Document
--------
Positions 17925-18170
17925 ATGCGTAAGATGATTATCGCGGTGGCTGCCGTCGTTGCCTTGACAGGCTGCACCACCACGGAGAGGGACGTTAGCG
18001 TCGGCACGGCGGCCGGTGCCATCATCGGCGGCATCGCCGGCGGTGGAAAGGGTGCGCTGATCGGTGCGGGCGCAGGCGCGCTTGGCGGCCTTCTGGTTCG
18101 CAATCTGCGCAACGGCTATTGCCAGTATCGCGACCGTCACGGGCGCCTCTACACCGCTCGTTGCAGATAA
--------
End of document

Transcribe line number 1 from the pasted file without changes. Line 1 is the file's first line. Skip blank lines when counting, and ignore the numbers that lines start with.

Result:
Positions 17925-18170